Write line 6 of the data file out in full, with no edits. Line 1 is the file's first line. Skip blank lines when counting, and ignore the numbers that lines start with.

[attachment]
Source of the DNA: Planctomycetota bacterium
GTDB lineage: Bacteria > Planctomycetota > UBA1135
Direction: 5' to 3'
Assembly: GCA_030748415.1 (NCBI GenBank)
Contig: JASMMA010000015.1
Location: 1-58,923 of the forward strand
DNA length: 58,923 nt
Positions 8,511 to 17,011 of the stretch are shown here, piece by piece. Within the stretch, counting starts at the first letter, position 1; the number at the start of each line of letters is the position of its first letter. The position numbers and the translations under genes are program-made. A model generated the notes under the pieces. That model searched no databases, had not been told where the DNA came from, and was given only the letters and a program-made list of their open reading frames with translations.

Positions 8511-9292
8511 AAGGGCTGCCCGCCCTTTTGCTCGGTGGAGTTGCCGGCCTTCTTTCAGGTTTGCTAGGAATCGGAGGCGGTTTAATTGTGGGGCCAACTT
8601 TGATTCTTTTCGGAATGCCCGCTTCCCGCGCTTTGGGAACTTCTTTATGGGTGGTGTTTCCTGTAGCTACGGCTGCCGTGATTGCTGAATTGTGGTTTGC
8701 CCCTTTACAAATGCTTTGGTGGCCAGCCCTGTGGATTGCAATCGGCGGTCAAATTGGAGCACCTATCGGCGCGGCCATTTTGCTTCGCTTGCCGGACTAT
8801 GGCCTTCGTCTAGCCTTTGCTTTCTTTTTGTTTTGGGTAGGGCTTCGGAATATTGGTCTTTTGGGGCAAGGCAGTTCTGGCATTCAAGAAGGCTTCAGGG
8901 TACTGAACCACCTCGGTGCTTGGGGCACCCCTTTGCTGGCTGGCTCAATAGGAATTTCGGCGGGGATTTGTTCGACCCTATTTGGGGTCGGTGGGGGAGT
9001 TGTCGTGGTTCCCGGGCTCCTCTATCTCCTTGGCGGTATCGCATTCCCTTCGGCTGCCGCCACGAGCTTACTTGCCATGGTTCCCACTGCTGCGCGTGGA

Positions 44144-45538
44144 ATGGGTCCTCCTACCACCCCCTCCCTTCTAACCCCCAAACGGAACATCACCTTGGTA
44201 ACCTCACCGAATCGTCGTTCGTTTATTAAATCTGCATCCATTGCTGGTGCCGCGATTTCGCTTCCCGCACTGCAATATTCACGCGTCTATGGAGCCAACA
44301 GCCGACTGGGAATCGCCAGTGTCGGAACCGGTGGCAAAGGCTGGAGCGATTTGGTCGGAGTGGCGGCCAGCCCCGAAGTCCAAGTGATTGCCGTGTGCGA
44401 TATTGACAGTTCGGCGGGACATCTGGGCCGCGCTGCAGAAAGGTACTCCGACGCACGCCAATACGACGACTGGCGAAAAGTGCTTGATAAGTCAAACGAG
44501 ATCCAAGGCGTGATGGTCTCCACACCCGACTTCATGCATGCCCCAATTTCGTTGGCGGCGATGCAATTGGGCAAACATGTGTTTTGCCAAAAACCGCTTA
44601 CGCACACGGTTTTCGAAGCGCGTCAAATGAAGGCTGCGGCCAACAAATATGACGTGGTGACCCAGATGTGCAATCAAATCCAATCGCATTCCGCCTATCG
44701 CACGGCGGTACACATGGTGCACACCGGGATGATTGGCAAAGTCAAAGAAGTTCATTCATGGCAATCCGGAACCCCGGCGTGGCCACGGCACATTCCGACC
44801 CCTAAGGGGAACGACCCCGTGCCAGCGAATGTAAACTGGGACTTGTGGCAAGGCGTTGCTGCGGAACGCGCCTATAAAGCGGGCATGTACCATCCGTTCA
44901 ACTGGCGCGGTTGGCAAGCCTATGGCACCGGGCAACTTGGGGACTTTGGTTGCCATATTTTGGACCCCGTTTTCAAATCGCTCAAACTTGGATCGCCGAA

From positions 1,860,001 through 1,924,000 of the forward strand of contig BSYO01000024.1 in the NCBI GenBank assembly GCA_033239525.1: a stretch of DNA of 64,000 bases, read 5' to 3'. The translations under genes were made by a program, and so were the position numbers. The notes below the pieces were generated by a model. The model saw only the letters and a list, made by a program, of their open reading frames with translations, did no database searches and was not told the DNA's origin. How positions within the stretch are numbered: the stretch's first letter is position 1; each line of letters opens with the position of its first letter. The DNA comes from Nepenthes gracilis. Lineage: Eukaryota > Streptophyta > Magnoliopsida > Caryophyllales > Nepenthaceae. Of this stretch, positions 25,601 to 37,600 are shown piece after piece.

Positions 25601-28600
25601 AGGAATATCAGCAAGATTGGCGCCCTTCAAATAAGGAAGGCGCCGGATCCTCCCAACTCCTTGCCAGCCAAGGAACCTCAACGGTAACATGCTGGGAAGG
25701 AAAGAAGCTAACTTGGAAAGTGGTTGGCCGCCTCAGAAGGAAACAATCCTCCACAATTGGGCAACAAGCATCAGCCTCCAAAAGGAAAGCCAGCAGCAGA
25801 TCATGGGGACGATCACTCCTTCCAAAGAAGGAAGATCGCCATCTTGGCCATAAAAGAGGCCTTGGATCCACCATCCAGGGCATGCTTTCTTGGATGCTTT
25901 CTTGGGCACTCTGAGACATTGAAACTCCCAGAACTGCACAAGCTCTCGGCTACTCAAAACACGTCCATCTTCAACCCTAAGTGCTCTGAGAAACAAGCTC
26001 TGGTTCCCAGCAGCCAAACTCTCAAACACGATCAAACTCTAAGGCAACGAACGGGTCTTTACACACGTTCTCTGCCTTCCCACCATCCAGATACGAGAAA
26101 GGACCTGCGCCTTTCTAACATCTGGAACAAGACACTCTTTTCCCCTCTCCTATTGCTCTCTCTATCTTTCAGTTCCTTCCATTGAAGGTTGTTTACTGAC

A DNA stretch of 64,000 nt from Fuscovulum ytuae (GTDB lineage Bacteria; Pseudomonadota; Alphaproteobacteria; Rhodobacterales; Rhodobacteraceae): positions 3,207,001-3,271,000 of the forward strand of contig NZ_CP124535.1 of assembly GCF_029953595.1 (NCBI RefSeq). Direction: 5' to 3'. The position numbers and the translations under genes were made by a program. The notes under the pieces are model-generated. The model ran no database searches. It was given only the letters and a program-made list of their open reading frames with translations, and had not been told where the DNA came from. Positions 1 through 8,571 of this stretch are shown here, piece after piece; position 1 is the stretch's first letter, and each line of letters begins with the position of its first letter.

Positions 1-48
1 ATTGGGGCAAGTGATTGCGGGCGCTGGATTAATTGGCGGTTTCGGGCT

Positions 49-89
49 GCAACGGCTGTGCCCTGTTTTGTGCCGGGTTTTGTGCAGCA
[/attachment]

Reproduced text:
Location: 1-58,923 of the forward strand